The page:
need for easy availability of EC is fraught with concerns regarding its impact
on sexual behaviour, especially of youth. We analyzed data from two studies on
247 patients recruited for emergency contraception between 1996-2000 from gynaecological
OPD at All India Institute of Medical Sciences, family planning clinics, urban
health dispensaries, health melas, urban slums and the patients referred by non-governmental
Analysis was done in reference
to EC userís age, marital status, parity, place of residence, socio-economic status,
level of education, religion and previous use of contraception and abortion.
It was observed that most (91.4%) of our EC acceptors were literate young women
in their third decade of life (only 6% were less than 20 years of age). Majority
(72%) belonged to middle socio-economic strata and were in stable monogamous married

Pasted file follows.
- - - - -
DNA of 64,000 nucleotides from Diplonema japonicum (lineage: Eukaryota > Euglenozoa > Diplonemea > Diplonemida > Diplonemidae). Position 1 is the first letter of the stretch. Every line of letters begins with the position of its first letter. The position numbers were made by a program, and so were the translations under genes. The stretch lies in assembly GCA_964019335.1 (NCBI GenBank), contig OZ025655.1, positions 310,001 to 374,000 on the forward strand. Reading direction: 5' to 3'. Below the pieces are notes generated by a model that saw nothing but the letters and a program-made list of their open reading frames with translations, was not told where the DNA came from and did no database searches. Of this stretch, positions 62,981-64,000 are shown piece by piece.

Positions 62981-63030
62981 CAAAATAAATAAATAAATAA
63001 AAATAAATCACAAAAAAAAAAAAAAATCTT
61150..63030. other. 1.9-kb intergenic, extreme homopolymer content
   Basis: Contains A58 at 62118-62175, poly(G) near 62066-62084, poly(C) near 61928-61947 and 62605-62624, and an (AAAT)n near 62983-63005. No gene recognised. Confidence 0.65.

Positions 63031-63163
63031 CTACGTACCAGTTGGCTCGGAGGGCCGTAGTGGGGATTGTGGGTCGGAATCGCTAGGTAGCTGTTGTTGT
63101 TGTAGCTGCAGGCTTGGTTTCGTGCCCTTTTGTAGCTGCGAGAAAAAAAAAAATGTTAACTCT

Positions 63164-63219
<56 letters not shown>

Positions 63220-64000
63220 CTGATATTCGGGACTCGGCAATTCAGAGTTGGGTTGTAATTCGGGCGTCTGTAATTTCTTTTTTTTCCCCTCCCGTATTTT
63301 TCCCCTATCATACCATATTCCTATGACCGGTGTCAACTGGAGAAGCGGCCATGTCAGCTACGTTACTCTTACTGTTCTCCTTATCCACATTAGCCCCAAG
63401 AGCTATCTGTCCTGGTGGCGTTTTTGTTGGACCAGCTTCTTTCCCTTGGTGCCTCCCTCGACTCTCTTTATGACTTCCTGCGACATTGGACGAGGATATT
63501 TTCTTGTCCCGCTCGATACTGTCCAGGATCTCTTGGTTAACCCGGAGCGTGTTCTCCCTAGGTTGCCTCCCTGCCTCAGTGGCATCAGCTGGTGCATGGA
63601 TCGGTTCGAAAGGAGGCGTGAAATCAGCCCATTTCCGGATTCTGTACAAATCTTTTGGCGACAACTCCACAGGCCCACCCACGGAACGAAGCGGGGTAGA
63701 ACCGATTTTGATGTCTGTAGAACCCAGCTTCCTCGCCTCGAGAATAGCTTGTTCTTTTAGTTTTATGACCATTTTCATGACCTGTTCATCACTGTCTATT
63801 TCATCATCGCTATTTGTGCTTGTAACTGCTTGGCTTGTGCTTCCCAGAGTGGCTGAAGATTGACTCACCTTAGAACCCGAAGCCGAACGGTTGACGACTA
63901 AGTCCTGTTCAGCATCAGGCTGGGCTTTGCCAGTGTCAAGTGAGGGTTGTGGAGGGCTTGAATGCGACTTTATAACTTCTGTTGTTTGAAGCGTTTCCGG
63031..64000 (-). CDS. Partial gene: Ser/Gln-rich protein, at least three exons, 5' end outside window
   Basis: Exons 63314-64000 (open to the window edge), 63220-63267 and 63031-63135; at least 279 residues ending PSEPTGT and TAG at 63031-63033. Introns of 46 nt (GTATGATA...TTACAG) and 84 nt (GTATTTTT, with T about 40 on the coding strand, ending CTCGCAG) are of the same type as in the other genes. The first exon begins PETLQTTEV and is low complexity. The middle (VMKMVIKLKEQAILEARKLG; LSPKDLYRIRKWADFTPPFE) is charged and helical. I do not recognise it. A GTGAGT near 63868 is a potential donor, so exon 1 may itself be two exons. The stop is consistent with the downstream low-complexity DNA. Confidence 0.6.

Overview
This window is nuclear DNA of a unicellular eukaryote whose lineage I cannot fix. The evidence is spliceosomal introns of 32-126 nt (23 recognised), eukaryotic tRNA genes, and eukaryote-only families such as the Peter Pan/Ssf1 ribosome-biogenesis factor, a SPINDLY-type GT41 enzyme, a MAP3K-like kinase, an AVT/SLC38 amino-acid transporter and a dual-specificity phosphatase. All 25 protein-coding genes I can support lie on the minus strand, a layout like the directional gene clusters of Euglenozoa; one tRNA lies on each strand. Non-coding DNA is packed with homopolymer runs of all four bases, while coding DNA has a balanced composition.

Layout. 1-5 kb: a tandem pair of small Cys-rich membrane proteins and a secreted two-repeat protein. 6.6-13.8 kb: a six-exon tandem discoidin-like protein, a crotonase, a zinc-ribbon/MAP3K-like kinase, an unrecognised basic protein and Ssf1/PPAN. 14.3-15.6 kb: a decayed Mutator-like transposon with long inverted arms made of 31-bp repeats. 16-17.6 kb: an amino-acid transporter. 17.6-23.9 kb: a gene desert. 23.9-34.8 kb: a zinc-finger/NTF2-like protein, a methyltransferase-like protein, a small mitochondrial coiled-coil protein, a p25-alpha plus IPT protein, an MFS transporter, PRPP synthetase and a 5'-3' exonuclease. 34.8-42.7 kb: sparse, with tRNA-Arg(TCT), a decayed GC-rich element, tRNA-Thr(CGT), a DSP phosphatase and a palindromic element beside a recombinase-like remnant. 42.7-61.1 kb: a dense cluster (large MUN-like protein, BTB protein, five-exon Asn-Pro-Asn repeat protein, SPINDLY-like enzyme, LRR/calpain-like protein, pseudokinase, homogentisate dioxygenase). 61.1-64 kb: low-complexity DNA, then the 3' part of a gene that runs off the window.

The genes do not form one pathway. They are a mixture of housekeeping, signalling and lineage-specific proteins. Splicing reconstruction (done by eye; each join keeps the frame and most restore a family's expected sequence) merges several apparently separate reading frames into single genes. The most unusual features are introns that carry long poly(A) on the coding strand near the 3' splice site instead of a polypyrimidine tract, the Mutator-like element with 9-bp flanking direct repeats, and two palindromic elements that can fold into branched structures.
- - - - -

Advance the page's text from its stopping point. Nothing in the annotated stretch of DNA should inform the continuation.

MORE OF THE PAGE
life (95.6%). Three-fourths of our subjects had used one or the other form of
contraceptive earlier but were not regular users. As many as sixty-one women (24.6%)
had resorted to medical termination of an unwanted pregnancy before using EC.
Even though contraceptive use is uncommon in nulliparous, 19.4% of our subjects
were nulliparous, 29.5% had one and 37.5% had two living children with a keen
desire to limit the family size. However, the women were largely unaware of the
existence of such a `back-up' measure and only five subjects had earlier used
Our study thus verifies the high rate
of unwanted pregnancies reported by National Family Health Survey (24.6% vs 25%).
It stresses the need for increasing the use of regular contraception and promoting
EC as a back-up measure for preventing unplanned pregnancy. Easy availability
of EC, by itself, may not increase promiscuity, but the users do need detailed
counselling and should be warned of the decreased efficacy following repeated
use of EC.
Most EC users in our study were
married, parous women and used EC to avoid an unplanned pregnancy.